“But actually, dear children, this was only an introduction to sensitise you to the subject. It is by no means trivial what a successful action is and likewise what applause for such an action means, even if here on Putoia, as correctly recognised by you, it is a matter of course and there is no problem with it: Applause is applause, the audience liked it. No matter which part of the action was in the foreground. It’s just that there were other times. But, as I said, it was only meant as an introduction. The real problem I wanted to address today is this: what does a successful action look like in the eyes of a sports commentator, which he, with his ingenuity and his eloquence, conveys to the audience listening to him in rapt attention?”
“The way you put it here, it can only be sarcasm: there was no spellbound audience, nor ingenuity, nor eloquence, let alone a successful action. I have seen through you, but I don’t want to slow down your flow of speech. Keep talking.”
“Yes, right, and thank you. But it didn’t always not exist either. It developed in one direction, and more and more in the one mentioned. There were less and less successful actions that were mentioned to us as spectators, which the currently acutely acting speaker had recognised as such and thus gave her approval. There are an infinite number of examples, and they became more and more every day. In this respect, I would have to keep it general and describe any scene, but one that is constantly repeated in this or that way, which would have the potential for this – and which, according to the speaker, has not called up the potential, involving the acting persons, i.e. the players.”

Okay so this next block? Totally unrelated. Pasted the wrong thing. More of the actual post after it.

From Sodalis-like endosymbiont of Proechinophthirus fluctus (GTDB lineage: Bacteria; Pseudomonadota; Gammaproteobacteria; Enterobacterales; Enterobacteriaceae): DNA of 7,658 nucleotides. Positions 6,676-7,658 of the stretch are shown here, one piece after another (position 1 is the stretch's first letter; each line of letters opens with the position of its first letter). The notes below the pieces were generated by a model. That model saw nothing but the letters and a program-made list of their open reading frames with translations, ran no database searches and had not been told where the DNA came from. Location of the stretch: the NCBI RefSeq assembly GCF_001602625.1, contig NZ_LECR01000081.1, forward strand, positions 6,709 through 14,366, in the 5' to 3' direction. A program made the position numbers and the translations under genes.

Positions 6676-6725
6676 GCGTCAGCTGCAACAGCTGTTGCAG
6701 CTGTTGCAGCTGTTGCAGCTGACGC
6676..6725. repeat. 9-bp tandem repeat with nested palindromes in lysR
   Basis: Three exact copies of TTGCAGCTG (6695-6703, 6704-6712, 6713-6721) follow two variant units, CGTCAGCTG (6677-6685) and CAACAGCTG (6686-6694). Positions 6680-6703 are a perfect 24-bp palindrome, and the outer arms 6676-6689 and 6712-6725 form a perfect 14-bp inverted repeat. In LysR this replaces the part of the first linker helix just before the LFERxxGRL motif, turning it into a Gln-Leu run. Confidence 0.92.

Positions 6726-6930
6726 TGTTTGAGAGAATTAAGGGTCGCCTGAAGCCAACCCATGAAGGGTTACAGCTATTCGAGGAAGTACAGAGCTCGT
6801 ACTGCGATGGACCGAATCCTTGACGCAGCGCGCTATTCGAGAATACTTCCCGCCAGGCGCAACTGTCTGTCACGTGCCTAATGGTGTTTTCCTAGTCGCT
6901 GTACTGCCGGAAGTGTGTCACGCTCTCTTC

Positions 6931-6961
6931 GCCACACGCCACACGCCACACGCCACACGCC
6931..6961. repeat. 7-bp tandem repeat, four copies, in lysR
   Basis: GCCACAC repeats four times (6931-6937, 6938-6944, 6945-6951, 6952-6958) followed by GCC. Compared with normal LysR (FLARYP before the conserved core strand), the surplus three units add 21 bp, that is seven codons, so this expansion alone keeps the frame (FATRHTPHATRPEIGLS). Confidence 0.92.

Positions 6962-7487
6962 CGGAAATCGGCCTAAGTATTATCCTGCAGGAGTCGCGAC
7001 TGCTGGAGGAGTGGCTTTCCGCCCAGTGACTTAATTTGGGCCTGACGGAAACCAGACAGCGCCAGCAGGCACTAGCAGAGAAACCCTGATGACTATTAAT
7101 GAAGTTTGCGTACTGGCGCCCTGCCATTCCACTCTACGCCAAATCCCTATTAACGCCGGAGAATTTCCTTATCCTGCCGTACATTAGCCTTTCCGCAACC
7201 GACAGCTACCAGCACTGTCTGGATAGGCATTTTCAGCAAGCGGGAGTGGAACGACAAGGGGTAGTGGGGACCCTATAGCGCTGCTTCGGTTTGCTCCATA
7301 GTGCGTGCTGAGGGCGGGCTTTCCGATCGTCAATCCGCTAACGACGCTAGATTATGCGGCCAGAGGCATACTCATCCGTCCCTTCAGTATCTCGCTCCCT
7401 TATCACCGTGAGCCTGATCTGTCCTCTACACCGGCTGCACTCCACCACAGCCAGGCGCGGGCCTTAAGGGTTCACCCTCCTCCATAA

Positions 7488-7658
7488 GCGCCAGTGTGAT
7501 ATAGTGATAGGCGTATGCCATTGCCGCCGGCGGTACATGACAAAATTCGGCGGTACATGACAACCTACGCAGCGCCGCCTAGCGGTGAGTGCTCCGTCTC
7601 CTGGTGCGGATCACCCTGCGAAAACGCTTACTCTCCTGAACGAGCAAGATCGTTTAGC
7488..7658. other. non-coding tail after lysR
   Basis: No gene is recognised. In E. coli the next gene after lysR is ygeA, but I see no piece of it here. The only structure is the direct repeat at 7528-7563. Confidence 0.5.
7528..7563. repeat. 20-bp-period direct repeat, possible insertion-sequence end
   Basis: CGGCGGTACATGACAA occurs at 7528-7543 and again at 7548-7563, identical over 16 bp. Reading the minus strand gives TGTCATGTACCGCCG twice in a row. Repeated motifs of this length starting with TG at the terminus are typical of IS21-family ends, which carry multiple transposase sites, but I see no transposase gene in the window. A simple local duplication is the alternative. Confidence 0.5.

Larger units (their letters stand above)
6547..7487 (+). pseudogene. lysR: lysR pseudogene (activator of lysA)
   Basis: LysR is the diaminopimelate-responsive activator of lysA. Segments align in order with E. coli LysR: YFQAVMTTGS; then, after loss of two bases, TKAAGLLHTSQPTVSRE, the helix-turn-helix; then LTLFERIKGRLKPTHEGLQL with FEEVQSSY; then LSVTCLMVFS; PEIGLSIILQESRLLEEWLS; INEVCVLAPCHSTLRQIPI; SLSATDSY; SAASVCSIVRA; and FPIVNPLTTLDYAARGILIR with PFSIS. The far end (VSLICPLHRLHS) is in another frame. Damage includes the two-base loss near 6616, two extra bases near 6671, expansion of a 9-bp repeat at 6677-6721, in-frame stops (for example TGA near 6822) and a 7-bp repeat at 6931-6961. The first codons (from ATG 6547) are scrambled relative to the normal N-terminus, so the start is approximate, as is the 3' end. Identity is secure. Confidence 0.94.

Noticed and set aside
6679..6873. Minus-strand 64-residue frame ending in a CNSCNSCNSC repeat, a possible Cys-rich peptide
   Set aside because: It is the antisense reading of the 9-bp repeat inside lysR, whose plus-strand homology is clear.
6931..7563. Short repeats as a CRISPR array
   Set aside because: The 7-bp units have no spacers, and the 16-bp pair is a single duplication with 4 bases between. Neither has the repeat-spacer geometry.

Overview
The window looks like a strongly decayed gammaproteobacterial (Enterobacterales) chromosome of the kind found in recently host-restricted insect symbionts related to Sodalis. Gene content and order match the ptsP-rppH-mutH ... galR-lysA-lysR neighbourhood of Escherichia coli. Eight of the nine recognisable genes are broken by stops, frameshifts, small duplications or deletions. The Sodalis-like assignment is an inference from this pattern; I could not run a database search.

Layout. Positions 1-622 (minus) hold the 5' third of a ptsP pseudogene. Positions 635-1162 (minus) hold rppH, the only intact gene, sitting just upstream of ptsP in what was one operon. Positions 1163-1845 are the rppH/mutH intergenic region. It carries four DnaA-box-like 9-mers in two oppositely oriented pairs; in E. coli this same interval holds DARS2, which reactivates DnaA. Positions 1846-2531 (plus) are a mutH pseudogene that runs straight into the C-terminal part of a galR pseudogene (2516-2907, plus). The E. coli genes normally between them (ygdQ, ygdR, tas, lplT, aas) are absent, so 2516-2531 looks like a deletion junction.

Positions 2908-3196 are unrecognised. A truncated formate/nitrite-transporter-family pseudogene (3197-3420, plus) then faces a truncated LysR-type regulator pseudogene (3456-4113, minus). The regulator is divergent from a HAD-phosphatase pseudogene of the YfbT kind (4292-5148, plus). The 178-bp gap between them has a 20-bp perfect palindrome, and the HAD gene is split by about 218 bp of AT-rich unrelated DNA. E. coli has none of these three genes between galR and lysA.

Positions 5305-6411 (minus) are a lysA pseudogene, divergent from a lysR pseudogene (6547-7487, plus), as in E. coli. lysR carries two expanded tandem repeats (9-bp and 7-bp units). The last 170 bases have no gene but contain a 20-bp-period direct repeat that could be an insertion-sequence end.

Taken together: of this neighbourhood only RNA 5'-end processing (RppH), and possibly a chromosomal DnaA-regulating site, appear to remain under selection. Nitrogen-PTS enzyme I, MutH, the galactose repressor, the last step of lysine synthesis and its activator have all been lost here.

“Ok, take one such random scene and describe it as a commentator would have done.”
“Ok. So let’s say the ball is rolling. It’s in play. It’s not one of those so numerous and often persistent stoppages of play. Now player A plays to player B. Let’s assume that both players are from the team that is trailing 0:1. If by chance the announcer had his eye on the game — which was quite rare, because if you trusted his words, it was a rather uneventful game, so there was no need to go into individual scenes — he would have commented on this pass with the words ‘no space gain’ or ‘they don’t get into the dangerous zone’. What would you say to that?”
“A pass reaches the teammate, maybe something develops from it. It’s a commonplace scene. Comment or leave it, mention the names of the players, maybe put something in the voice that signals a little tension brewing, something might come up soon. Said comment is inappropriate and, if anything, negative.”